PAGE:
HICKS: Lessons in macabre taxes and ghastly fiscal policy

October 29, 2011

Mike HicksIt is once again that time of year when children turn either ghoulish or cute (or both). As I have noted in past columns, Halloween is the time when the Hicks kids learn about taxes. As a loving father, I combine the safety examination of their treats with a lesson on the effect of marginal tax rates on productivity.

This year, we will count out each bag of candy, and I will “tax” the first 25 pieces at a 0-percent rate, the second 25 at a 5-percent rate, and the rest at a 15-percent rate. This will help them better understand progressive taxation and reconsider how long to keep at the business of trick-or-treating as the benefits of doing so decline.

I am not entirely heartless, though, and will let them choose which candy to part with (though if they start liking Almond Joys, I might reconsider).

To no surprise, my kids fear taxes. But I carefully explain to them that these taxes “pay” for their costumes, the tennis shoes they sprint in, and the car ride to the lucrative neighborhood. It also buys a watchful eye from Mom and Dad. OK, that comes free, but it is a great metaphor for national defense.

When I explain this to my kids, they sorta get the message, but are not as grateful as they should be. My college students often suffer a similar problem.

This year, I will add a stimulus package to the game. Our household, like everyone else’s, has lots of tasks in a typical week. We have swimming, baseball, soccer, algebra, spelling, geography, piano, pets, trash, dishes and laundry. A lot of work and enlightened self-interest inspires cooperation. It is literally a small economy, though Mom often helps clarify exactly what self-interest entails (as in, “If you know what’s good for you ...”).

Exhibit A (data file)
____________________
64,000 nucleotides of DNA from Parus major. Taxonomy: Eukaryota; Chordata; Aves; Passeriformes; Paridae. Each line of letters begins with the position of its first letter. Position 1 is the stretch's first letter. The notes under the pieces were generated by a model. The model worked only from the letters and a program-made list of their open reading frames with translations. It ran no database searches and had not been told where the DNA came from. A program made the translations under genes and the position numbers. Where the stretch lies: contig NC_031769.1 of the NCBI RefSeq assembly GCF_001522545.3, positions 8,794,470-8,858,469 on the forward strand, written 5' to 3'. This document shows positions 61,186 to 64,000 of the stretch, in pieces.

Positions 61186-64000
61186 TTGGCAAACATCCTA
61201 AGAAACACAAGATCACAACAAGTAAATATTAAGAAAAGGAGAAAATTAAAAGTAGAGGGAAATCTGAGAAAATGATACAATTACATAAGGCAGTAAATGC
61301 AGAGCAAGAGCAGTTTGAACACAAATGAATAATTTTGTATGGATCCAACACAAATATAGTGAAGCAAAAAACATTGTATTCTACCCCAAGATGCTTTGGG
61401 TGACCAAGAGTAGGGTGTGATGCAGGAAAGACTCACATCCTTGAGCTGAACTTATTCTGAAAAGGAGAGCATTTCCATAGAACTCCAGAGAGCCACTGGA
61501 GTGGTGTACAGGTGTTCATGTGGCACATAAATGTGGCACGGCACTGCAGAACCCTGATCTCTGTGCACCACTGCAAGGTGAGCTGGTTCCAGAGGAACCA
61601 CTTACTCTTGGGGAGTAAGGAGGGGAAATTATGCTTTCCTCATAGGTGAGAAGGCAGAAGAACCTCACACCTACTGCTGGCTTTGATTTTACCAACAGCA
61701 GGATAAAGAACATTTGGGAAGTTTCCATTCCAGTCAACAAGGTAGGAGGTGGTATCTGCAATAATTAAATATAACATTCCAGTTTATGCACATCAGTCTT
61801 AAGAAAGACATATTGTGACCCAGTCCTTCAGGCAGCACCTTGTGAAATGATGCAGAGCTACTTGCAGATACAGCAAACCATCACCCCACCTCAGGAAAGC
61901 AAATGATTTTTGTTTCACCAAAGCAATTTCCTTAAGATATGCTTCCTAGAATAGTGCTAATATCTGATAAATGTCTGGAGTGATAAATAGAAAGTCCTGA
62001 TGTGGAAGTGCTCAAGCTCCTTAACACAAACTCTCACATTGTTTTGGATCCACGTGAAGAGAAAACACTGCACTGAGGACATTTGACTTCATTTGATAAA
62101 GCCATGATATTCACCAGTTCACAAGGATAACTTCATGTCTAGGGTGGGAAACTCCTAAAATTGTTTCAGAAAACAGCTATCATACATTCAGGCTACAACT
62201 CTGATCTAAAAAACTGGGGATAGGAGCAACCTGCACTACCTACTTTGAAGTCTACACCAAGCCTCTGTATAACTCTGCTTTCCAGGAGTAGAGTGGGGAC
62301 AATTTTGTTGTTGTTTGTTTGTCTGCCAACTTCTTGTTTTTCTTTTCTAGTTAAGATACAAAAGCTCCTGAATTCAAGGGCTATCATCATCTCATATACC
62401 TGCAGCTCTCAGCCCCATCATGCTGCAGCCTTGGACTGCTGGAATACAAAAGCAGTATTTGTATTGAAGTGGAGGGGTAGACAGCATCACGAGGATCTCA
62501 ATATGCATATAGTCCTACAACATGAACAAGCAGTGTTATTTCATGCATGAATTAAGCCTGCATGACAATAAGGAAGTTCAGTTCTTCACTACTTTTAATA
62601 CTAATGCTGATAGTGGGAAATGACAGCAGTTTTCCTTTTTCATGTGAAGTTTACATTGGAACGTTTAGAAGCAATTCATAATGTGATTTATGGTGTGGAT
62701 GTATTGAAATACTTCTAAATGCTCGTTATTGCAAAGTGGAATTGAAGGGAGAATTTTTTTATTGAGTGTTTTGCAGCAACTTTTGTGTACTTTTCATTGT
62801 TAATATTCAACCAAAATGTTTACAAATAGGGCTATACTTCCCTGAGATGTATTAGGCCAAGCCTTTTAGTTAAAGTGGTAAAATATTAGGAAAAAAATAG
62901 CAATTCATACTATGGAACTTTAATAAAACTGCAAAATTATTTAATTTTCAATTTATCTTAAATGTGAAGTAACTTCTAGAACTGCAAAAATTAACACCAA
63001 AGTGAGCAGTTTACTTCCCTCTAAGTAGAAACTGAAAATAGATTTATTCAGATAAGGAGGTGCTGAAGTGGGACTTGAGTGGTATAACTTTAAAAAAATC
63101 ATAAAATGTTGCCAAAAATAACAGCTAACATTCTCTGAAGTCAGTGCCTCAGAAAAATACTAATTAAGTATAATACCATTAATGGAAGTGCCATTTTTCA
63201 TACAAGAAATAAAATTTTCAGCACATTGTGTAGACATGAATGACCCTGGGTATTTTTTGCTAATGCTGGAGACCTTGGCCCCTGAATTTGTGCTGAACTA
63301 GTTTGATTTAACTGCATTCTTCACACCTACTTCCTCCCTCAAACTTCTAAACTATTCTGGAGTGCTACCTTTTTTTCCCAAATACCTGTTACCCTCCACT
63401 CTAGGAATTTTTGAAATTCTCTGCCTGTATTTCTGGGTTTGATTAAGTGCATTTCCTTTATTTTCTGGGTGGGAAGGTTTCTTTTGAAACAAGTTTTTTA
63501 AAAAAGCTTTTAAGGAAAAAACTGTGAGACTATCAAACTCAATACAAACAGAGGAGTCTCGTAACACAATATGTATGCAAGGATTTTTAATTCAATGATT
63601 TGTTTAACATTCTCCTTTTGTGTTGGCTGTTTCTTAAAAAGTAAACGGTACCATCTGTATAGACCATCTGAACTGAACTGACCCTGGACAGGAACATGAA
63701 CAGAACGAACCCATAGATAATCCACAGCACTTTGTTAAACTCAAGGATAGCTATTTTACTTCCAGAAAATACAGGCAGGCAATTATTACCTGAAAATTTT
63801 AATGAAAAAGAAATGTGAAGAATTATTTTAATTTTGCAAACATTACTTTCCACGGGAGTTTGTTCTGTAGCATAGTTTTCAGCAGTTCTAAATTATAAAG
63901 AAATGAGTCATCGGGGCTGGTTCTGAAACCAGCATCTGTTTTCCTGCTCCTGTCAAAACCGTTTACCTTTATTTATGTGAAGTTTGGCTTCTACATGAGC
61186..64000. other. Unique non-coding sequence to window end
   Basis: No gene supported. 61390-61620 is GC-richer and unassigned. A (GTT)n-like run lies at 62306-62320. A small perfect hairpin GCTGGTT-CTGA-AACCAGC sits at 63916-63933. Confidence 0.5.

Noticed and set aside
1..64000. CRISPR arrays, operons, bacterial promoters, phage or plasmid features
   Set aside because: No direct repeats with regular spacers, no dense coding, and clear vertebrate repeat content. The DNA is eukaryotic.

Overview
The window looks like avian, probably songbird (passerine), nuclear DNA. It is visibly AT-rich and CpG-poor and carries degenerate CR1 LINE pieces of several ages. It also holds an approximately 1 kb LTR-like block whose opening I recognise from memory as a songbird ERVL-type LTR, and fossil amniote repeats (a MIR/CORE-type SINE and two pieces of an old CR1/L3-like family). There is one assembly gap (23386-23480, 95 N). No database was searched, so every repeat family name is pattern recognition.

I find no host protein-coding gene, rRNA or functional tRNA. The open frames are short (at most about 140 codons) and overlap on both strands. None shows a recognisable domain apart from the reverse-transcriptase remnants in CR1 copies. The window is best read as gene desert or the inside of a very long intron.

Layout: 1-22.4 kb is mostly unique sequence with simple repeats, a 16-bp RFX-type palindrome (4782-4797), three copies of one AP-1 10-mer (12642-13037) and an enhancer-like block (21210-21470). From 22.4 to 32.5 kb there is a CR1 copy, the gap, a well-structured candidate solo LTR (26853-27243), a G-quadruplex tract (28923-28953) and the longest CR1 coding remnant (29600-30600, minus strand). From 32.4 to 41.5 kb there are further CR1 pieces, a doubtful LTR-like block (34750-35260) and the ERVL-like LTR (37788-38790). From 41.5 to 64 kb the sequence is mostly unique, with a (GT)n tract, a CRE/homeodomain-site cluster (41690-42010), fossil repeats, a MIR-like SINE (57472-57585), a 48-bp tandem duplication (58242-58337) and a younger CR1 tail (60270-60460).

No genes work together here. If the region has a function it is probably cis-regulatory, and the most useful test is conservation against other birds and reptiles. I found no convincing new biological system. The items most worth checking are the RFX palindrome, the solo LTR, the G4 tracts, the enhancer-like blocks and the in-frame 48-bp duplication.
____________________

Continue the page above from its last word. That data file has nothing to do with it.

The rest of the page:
I dislike folding clothes. If you have been in the military, you know why. So this year, the candy taxes will be used to my advantage. By plying my kids with the taxed treats, I can ensure that I won’t fold clothes for at least two weeks. This works on only one child, though; the others turn surly, make signs and go to protests.

Unfortunately, my kids have pointed out some problems with my stimulus plan. First, they ask, “How is getting Dad out of doing work consistent with the idea that these taxes are for all our good?” Second, “How is it fair that you take money from all of us, then pay one of us to do something that you want done but doesn’t really help the family?”

These are scary questions for which I have no good answer, except that it is good being Dad. What is truly gruesome, though, is that those cute kids dressing up this Halloween will have to pay more than candy to fix the mess. That makes us grown-ups look like zombies.•


Hicks is director of the Center for Business and Economic Research at Ball State University. His column appears weekly. He can be reached at cber@bsu.edu.


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